Skanska Ordsall Chord3

Ordsall Chord footbridge installed

Contractors have lifted the new footbridge into place over the River Irwell as part of the ongoing Ordsall Chord project to increase rail capacity through Manchester and Salford.

  • See gallery below. Images by Skanska UK

The work is being carried out on behalf of Network Rail by Skanska and Bam Nuttall, assisted by AmeySersa and Siemens.

The footbridge installed this week replaced the old Princes Bridge which was removed earlier in the year. The major civil engineering works straddles Trinity Way next to English Cities Fund’s New Bailey and Scarborough’s Middlewood Locks developments.

People using the new footbridge after work is completed at the end of 2017 will be able to see the grade one-listed Stephenson bridge, dating back to 1830, up close for the first time in 150 years. Work on the restoration of the Stephenson bridge is one of the next stages.

The Ordsall Chord will connect Manchester Victoria and Piccadilly train stations for the first time and help reduce congestion at Piccadilly. The chord will also open direct links to Manchester Airport from across the North.

Patrick Cumming, Skanska project manager, said: “The Ordsall Chord footbridge installation is a major milestone achievement for the construction team. The bridge was fabricated at the workshops and then dismantled and sent to site in sections to be re-erected on some very comprehensive temporary works. The temporary works involved construction of a concrete pad to take steel trestles all fabricated to the exact orientation and final levels of the structure so that it replicated the final position of the bridge when it was placed. The whole installation was successfully achieved due to the positive collaboration of all parties involved – Skanska, BAM Nuttall, AmeySersa, Siemens and Network Rail.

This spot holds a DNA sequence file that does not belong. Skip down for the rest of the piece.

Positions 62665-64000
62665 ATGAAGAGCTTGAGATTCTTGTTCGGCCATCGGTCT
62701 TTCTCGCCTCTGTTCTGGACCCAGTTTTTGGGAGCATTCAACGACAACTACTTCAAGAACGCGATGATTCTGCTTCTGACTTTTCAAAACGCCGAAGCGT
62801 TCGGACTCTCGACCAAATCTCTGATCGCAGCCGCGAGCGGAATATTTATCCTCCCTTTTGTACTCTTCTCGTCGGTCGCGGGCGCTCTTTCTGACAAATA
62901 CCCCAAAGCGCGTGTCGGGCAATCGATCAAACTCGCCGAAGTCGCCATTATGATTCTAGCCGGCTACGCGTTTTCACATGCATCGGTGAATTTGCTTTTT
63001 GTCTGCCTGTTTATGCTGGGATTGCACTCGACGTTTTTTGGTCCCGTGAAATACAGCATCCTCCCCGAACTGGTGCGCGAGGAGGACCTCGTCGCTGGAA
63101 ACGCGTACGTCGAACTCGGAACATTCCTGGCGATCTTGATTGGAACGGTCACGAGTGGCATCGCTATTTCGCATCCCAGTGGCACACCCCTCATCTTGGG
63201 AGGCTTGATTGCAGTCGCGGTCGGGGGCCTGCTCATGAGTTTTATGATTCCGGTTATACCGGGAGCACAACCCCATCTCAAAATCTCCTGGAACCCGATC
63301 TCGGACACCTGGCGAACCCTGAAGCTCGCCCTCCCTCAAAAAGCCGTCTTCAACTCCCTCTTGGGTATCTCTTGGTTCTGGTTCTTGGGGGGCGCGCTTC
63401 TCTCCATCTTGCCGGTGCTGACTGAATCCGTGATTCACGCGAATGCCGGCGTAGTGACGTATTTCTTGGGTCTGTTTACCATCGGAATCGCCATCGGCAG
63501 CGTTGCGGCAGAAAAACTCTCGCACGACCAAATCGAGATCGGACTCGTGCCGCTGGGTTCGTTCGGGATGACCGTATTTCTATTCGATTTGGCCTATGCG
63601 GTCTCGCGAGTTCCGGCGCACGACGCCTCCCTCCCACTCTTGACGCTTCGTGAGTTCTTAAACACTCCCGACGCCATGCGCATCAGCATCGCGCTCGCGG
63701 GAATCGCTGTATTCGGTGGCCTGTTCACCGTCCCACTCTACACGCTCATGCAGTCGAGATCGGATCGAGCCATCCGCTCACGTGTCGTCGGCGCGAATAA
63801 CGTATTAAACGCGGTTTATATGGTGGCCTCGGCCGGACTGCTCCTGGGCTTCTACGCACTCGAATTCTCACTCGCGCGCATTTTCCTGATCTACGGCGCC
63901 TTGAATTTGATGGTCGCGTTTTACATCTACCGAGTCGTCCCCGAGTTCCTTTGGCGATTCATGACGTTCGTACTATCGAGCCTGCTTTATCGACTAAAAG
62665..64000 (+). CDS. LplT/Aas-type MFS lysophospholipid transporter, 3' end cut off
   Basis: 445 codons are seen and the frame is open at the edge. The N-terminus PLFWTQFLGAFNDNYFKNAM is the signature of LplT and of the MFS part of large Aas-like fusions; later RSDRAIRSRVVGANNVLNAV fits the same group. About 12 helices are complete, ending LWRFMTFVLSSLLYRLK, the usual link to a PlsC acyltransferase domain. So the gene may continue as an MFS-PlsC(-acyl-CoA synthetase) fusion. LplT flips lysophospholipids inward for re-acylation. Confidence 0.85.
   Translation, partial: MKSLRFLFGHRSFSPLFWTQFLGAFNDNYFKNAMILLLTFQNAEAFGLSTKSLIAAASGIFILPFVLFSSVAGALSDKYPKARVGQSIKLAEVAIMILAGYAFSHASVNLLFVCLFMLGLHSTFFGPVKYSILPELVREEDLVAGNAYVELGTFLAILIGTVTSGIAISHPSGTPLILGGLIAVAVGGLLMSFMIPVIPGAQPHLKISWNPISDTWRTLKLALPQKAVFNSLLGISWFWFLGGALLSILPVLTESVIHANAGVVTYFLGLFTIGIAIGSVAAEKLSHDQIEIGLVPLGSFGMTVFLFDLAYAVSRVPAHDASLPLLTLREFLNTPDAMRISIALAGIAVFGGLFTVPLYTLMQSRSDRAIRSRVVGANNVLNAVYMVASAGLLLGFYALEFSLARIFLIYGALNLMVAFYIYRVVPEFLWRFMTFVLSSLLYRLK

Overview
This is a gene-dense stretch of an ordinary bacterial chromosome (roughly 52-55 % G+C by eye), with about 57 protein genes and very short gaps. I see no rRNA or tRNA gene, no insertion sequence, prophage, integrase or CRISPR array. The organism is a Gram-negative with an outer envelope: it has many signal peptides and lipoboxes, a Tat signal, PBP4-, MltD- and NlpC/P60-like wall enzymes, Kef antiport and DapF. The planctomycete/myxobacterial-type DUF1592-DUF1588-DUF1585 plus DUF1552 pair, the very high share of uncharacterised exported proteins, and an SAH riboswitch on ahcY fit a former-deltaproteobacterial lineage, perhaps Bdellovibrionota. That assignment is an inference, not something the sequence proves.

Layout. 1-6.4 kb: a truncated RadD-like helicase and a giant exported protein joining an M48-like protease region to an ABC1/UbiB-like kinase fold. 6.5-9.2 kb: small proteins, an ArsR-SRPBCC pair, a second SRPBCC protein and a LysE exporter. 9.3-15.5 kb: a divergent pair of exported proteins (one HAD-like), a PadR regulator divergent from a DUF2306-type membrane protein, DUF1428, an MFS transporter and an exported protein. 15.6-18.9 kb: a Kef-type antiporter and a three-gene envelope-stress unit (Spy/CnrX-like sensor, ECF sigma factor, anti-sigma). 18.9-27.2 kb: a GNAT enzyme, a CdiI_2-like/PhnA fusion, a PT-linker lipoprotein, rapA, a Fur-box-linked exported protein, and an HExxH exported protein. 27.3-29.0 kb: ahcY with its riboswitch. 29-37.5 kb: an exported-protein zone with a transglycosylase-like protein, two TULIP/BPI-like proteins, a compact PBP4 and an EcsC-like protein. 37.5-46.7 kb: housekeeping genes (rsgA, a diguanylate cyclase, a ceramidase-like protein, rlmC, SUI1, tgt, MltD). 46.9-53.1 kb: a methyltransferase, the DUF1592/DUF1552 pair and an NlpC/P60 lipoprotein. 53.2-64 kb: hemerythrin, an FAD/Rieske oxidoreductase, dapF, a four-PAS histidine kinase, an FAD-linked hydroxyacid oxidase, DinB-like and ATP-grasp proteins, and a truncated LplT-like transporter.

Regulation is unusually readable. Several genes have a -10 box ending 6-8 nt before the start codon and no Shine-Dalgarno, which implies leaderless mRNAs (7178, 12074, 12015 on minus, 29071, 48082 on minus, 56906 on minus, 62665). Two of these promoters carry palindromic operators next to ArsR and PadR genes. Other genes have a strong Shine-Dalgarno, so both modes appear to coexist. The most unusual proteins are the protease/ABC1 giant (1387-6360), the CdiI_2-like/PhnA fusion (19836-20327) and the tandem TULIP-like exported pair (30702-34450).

“It’s fantastic that we have a structure set against the historic Stephenson’s Bridge, building history for future generations to enjoy the old and the new.”

The footbridge design was developed by the project team including BDP, WSP Parsons Brinckerhoff, Aecom and Mott MacDonald.

Peter Jenkins, director at BDP, said: “George Stephenson’s Bridge is now visible for the first time in over 150 years. This historic bridge and its adjoining structures will be celebrated for their character and importance rather than neglected and disused as they were prior to construction.”

The first arch of the new rail network arch bridge is also under construction and currently on site.

The work is part of Network rail’s £1bn Northern Hub investment in the railway in the North of England.

Your Comments

The new chord will not reduce congestion at Piccadilly – it will more likely increase congestion until the additional tracks are put in place between Oxford Road & Piccadilly when new platforms 15 & 16 are built – and how long will that be before coming to fruition.
Oh! I forgot – Southport trains will be diverted to Victoria thus depriving trains on that line a direct link to the Airport – is that the reason given for less congestion? I think not!

By John Webster

Population of Southport which loses its direct connection to the airport 90,336. Population of Bradford which gains a connection to the airport 1.5 million. You do the maths John.

By Tony

Since when was the population of Bradford over a million? That is a bigger population than Birmingham’s. Leeds is less than a million and the whole of Yorkshire only about 5 million.

By Elephant

FYI, 2011 Census puts Bradford’s population at 349,561… almost Tony!

By I love numbers me

Bradford already has an airport almost on it’s doorstep – Southport’s nearest is John Lennon at Speke but you need to get a train and a bus to get there and the bus now goes all round the houses whereas it used to run direct.

By John Webster

Although getting from Bradford to LBA isn’t the easiest thing to do on public transport.

By Anon

That yellow rail looks awful.

By Matt

Matt, that is the yellow padding around the new balustrade and handrailing. It’s for temporary protection and will be removed. You’ll see a nice quality finished metal and maybe treated to a hardwood handrail if we are all lucky girls and boys.

By Mizzer

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